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Aliya Whiteley: The Utopia of Us Anthology. Pre-Order Available Now!

Author Aliya Whiteley
Aliya Whiteley on The Utopia of Us

The Utopia of Us anthology is now available for pre-order! Editor Teika Marija Smits has brought together 15 incredible writers and their stories, directly inspired by We by Yevgeny Zamyatin.

It is a charity anthology, and given Russia's current war with Ukraine, royalties from the book will be donated to the Ukraine Humanitarian Appeal.

If you pre-order directly from the Luna website, you will also receive a discount. Check it out!

Today we'd like to introduce you to Aliya Whiteley and the story "Intrinsic – Extrinsic – Terrific".

About the author:

ALIYA WHITELEY lives in West Sussex, UK, and has written novels and novellas that have been shortlisted for multiple awards, including a Shirley Jackson award and the Arthur C. Clarke award. Her latest novel, Three Eight One, was published by Solaris in January 2024. Her short fiction has appeared in many places. Her new collection, Drive or be Driven, was recently published by NewCon Press. She also writes a regular non-fiction column for Interzone magazine.

Aliya on the story:

I first read We a couple of decades ago. I thought about it, I tried to work out what I thought about it, I thought about it, I carried on with the business of being alive, I thought about it, I thought about it, I thought about it. Eventually I decided I’d try reading it again just so I’d stop thinking about it.

That didn’t work.

I’m still thinking about We. It’s one of those books that I wouldn’t call a favourite. It’s been working away on a deep level for a really long time, coming back to me and returning certain images to my mind, such as a city of apartment buildings constructed of glass, and the one ancient opaque house that contains secrets within. Sometimes I think about the emotions instead: of how it would be to live as a number, and order assignations with other numbers through a ticket system. But mainly I think back over the way it rubs together art, science, achievement, longing, desire, morality, and the continuous need to improve. Whatever that means. Am I improving? Are we?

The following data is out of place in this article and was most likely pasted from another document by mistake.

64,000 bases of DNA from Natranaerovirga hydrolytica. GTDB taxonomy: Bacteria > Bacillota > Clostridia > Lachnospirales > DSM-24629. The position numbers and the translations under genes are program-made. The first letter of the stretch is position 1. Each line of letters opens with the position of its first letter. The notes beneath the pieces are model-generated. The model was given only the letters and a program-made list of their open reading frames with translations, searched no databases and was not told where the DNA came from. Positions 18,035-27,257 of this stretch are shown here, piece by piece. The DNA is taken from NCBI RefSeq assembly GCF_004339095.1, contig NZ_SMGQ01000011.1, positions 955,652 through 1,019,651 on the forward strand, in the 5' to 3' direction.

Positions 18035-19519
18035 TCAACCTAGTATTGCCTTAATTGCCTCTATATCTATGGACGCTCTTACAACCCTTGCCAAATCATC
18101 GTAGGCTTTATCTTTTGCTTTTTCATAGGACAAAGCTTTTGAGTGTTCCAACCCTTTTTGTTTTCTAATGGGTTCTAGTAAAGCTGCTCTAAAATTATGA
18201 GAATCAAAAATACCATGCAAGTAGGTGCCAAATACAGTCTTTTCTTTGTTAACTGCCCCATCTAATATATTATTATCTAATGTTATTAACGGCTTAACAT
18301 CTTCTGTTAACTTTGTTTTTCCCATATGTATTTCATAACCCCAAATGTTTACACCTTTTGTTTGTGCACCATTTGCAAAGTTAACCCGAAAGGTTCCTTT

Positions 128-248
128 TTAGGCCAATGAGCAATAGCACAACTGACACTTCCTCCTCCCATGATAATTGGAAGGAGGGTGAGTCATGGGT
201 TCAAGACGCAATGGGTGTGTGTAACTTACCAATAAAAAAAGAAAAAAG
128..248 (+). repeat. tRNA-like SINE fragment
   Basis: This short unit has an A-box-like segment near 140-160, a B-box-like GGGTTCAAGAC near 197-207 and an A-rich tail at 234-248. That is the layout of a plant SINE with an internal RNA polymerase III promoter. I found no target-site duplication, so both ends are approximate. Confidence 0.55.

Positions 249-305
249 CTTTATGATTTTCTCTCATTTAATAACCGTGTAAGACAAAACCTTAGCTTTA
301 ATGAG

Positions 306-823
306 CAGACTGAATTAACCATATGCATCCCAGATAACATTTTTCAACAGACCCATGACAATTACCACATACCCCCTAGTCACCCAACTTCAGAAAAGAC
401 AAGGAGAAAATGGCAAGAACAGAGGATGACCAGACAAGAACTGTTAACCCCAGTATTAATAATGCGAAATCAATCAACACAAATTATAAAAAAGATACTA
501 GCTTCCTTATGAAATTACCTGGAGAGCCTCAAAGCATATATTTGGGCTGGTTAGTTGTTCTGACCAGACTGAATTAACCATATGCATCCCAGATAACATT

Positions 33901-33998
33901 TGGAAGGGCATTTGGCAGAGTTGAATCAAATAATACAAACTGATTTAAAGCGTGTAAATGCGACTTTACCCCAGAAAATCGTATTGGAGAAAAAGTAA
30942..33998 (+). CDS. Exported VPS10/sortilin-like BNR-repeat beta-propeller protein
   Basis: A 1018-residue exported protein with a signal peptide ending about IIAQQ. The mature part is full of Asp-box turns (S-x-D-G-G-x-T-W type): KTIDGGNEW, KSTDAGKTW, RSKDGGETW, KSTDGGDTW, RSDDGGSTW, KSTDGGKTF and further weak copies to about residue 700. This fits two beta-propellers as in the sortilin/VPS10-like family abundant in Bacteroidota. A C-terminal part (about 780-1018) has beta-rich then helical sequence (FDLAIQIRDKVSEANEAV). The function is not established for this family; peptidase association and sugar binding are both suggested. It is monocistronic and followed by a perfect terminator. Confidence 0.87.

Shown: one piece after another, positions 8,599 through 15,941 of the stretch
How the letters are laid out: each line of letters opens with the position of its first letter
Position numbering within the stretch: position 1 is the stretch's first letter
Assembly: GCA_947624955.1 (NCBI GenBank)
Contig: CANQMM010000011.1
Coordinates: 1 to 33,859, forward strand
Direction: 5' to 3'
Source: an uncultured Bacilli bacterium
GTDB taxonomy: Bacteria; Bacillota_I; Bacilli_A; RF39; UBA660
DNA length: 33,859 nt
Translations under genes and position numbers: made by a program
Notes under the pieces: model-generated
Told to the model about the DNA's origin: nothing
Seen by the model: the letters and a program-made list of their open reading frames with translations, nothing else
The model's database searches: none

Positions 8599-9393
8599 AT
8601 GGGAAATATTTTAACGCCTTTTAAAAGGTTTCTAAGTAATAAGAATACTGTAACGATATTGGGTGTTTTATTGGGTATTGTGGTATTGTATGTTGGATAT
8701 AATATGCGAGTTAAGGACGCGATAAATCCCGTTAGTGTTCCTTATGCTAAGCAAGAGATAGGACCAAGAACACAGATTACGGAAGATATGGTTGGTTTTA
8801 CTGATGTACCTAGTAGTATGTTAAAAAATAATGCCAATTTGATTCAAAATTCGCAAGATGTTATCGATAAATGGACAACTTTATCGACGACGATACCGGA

All this makes me uncomfortable. Other dystopias feel more established as perfect, polished systems that end up delivering cruelty by their rigidity. That means rooting for the downfall of the system is the end point to be desired, so there is freedom to begin again. We is awkward in the way it depicts oppression, carried out by the very people who suffer under it. It’s not a story of defined good and evil as end points, but of why such systems exist, and how they grow, shrink, change.

I knew I wanted to write a story for this anthology that captured the bristling, unsettled feeling the novel had sustained in me for all these years when it comes to the effecting of change. I took the images that had stuck with me, and combined them with the elements that had played through my thoughts often. People are in flux, and so is what they want from the system they live within.

I read We yet again recently, and found that some things don’t change. I’m still thinking about it.

TOC of The Utopia of Us
TOC of The Utopia of Us

More on the anthology:

The year 2024 marks the centenary of the first publication of We, the direct inspiration for George Orwell’s 1984, and many other novels, such as Ursula K. Le Guin’s The Dispossessed and Kurt Vonnegut’s Player Piano.

Strikingly, the Russian novel was first published in English, and in the US. Indeed, it wasn’t until 1988 that it was published in the author’s native country. Clearly, this was a book that the people in power in the Soviet Union wanted erased. Yet it ushered in a new genre – the future dystopia – and in doing so gave birth to the many dystopian novels and films which have found their way into our popular culture.

Setting aside what its publication history says about Russia’s past, it also happens to be a beautifully written and page-turning novel, and one that is still currently relevant since it speaks to the very heart of what it means to be human. In short, the centenary of this wonderful novel should be, and needs to be, celebrated, and how better to do that than by a globally minded, independent press, publishing an anthology of science fiction stories inspired by We?


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